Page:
Mice were divided into four groups randomly (five mice were used per group) and treated with NS and different doses of DFE (2206 U, 4412 U and 8824 U) by mouth for a week respectively. The bleeding time was measured by using a standard incision in the tail of mice. Mice were fixed, and then 3 mm tail tips were cut. When the tail was bleeding, the blood was wiped every 30 s. The bleeding time was measured until bleeding stopped naturally.
The clotting time was determined using the method previously described . An hour after the last treatment with different doses of DFE, a drop of blood was put on the clean slide. Then the blood was stirred by dry pinhead every 30 s. The clotting time was measured until fibrin filament was stir out.
Mice were divided into four groups randomly (five mice were used per group) and treated with NS and different doses of DFE (4100,8200,16400 U/35 g bw) by oral for a week respectively. Half an hour after the last treatment, 1 mL blood was collected from eyes. The blood was incubated at 37°C until it was clotted. Then the lysis of blood clots was observed after 4 h.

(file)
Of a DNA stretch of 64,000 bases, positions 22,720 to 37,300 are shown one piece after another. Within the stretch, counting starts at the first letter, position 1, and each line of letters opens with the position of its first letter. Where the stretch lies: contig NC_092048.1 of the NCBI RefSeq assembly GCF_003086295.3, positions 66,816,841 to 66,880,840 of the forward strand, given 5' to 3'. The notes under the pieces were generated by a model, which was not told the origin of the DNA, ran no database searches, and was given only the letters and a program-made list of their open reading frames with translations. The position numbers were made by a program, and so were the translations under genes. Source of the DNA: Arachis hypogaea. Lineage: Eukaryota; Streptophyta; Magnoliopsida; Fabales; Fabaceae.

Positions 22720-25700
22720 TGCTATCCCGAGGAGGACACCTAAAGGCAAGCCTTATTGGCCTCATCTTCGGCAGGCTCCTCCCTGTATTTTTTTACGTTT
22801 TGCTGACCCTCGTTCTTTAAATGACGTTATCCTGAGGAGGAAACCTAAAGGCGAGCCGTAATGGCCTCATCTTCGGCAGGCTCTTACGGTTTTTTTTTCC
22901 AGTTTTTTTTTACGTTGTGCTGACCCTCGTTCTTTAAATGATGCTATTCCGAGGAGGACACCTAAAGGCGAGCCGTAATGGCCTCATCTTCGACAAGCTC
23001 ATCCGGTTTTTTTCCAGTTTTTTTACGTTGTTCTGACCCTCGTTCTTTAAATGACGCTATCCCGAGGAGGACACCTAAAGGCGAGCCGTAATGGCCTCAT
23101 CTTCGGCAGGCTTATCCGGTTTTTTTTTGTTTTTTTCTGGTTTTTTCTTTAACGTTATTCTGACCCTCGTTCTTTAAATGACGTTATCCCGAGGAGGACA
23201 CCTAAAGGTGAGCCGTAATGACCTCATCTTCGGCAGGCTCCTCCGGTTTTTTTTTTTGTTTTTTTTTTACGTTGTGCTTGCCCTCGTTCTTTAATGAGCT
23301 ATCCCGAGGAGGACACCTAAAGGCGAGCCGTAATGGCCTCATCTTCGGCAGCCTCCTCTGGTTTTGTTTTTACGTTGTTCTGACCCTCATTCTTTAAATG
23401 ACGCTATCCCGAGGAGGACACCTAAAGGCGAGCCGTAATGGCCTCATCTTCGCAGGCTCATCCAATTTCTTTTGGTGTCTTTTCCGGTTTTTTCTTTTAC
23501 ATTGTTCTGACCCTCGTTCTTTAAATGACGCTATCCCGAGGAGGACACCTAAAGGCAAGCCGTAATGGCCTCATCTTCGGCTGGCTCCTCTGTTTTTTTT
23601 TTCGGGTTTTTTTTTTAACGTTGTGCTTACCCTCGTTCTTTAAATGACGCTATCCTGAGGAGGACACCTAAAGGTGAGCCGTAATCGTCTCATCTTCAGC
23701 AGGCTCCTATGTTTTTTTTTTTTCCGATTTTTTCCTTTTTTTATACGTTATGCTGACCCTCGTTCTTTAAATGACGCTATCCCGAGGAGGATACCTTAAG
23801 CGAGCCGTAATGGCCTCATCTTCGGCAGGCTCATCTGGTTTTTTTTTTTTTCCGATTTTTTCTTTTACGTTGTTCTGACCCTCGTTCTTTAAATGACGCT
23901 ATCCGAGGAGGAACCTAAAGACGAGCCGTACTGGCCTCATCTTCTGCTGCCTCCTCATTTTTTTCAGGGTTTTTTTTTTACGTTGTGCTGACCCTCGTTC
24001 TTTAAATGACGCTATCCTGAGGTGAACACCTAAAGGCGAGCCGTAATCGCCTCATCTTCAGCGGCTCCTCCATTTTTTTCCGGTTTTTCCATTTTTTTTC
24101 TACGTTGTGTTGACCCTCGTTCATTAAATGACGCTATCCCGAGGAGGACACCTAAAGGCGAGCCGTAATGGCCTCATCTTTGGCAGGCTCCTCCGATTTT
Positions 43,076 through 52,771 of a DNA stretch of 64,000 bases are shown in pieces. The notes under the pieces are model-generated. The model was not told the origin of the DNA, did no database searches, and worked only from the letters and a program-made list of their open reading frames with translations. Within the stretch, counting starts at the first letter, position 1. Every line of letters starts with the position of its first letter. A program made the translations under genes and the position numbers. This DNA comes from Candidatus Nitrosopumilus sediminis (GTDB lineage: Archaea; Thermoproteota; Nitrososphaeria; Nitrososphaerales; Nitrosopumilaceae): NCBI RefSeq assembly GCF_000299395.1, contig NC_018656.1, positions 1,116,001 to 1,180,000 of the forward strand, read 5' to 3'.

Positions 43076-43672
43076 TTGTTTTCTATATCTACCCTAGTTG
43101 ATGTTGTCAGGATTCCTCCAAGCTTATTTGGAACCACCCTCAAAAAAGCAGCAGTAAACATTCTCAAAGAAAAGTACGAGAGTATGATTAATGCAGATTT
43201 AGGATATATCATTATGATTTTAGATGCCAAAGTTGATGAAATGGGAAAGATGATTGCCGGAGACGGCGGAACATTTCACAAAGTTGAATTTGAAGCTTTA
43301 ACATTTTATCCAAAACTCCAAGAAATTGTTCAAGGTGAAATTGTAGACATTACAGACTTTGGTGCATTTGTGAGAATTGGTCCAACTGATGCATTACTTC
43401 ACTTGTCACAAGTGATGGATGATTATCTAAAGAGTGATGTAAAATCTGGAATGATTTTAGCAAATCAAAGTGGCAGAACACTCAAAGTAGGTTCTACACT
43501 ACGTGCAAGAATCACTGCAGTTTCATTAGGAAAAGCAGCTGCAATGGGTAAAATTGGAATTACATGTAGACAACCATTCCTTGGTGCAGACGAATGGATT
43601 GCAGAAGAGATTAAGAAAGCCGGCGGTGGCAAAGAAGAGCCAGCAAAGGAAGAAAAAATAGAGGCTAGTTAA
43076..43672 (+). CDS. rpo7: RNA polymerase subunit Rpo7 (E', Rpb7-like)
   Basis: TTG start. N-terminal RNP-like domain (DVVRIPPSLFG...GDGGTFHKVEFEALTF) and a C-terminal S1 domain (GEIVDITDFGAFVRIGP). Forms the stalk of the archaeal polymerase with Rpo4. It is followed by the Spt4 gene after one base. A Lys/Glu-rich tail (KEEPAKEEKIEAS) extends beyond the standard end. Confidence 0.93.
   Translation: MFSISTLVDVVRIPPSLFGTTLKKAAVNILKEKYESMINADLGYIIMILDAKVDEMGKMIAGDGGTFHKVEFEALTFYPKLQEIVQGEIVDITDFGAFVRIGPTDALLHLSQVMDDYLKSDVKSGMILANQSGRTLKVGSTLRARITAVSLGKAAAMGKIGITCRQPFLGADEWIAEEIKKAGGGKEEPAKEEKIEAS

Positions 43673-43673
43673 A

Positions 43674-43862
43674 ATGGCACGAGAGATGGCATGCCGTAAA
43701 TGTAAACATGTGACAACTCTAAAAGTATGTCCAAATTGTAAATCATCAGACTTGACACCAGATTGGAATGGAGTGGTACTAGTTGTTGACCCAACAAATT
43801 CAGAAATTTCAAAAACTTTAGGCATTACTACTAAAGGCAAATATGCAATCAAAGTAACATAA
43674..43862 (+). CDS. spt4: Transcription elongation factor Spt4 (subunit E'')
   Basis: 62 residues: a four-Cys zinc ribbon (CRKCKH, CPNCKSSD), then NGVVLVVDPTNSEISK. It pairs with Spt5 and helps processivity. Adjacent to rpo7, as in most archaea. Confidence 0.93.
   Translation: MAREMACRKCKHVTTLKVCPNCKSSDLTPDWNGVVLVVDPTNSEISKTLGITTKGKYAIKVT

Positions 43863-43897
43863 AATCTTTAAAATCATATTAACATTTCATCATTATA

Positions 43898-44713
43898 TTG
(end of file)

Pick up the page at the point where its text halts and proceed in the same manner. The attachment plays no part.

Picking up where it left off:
Plasma clots were prepared as followed: the blood (1 mL) were added with sodium citrate (0.2 mL, 3.8%) and then centrifuged at 3000 r/min for 10 min. Plasma was separated (0.4 mL) and incubated at 37°C adding with 8 U of thrombin to form clot. The lytic effect of DFE on plasma clots was observed after 3 h.
Ten New Zealand rabbits were divided into two groups: control group and DFE group. DFE group were fixed and their carotid arteries were exposed after anesthetizing by 20% urethane (5 mg/kg). And then, thrombosis was formed by covering a piece of filter paper (1.0 cm × 1.5 cm, with 10% FeCl3) on the carotid artery for 15 min. At the same time, the rabbits were treated with DFE (1035 U/kg) by abdominal injection. The effect of DFE on the carotid thrombosis was observed at different time .
The clot lytic effect on other blood clots of rat, pig, sheep, cattle and human was similar to that of rabbit blood (Figure 3B). These results suggested that DFE had obvious effect on dissolving the blood clot, and the effect was enhanced as the concentration of DFE increased.
In recent years, in order to enhance the efficacy and safety of fibrinolytic therapy, many researches were pursued to discover fibrinolytic enzymes from food-grade microorganisms. Among them, much attention was paid to fibrinolytic enzymes isolated from Douchi.